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 user 2009-05-29 at 12:26:38 pm Views: 56
  • #22069
    Angry Ads Seek to Channel Consumer Outrage
    mad men of Madison Avenue are really mad these days, creating a spate
    of angry advertising campaigns that seek to channel the outrage,
    frustration and fear felt by consumers hit hard by what some are
    calling the Great Recession.The campaigns take an outspoken,
    provocative tone that is unusual for mainstream marketing messages,
    which typically try to avoid aggrieved attitudes for fear of alienating
    audiences. The change reflects the significant shift in sentiment as
    the public reacts to the wrenching and, at times, frightening financial
    events of the last year.“We’re turning up the volume in relation to
    what our customers are feeling,” said Jeffrey W. Hayzlett, chief
    marketing officer at the Eastman Kodak Company, which is running ads
    for a new line of printers and inkjet cartridges that rant about a “$5
    billion stain” on the economy caused by “overpaying” for other brands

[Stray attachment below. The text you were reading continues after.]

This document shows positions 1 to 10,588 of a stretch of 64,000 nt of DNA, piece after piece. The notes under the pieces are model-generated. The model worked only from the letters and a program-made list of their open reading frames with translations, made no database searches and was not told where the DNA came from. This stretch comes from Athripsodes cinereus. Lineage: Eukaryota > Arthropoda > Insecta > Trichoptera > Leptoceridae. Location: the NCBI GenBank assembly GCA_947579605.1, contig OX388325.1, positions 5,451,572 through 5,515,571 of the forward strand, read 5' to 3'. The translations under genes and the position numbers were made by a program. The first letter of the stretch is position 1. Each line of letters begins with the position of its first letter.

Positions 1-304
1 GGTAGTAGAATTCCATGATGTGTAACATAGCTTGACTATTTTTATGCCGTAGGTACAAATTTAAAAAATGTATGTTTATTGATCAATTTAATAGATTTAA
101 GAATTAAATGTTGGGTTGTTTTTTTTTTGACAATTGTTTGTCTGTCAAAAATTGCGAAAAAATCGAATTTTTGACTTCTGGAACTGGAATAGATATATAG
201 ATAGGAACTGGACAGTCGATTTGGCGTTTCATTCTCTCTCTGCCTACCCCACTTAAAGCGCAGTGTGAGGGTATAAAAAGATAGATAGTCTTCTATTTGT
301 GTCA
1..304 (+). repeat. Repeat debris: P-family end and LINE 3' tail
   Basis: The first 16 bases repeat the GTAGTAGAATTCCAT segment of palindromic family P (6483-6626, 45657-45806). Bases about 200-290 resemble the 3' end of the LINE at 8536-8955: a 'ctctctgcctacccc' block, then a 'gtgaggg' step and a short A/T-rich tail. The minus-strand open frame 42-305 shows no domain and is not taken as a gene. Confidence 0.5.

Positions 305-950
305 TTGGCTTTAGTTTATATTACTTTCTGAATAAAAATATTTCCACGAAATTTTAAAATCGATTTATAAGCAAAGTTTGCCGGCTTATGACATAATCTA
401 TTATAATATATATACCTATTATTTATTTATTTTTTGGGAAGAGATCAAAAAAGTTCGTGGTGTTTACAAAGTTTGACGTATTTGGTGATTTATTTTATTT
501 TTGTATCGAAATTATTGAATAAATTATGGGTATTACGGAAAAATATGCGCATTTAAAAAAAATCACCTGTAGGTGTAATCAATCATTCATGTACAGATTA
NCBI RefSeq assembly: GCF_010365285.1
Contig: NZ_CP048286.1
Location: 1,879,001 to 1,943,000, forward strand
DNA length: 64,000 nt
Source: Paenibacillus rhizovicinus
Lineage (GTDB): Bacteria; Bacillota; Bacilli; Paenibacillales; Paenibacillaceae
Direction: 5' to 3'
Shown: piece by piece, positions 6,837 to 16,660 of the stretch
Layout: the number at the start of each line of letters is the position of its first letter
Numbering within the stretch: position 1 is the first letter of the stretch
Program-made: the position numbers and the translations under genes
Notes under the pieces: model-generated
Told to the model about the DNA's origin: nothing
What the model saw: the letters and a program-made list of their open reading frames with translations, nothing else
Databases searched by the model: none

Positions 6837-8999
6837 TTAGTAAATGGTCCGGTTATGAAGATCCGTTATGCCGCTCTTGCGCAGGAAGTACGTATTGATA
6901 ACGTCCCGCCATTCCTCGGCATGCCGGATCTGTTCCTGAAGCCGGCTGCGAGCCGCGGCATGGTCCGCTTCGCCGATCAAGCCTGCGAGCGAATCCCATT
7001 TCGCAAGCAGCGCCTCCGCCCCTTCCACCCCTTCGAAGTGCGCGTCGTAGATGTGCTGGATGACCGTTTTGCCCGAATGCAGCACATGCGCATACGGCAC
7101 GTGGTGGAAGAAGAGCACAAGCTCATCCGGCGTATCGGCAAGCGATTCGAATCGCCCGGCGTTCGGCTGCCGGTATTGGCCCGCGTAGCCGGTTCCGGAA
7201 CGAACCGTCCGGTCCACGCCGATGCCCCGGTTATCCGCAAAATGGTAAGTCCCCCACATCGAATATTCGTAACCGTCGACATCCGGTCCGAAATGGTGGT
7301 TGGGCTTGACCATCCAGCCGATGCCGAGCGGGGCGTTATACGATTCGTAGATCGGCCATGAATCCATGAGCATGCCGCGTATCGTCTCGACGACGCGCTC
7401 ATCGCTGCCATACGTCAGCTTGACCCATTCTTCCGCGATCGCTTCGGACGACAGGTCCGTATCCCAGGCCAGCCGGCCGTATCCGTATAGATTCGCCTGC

of inkjet printer ink.“It’s a departure for us,” Mr. Hayzlett
    acknowledged, given the “touchy-feely” image the Kodak brand has long
    had, but “it’s right for today’s times.”

    Other brands trying to
    echo consumer anger include Post Shredded Wheat cereal, which declares
    in new ads that “Progress is overrated” and “Innovation is not your
    friend.” JetBlue Airways revels in the discomfort of chief executives
    forced off corporate jets by greeting them with a sardonic “Welcome
    aboard.”Miller High Life is being sold by a blue-collar character who
    delights in removing the beer from hoity-toity bars, restaurants and
    stores that he believes are shortchanging shoppers. And Harley-Davidson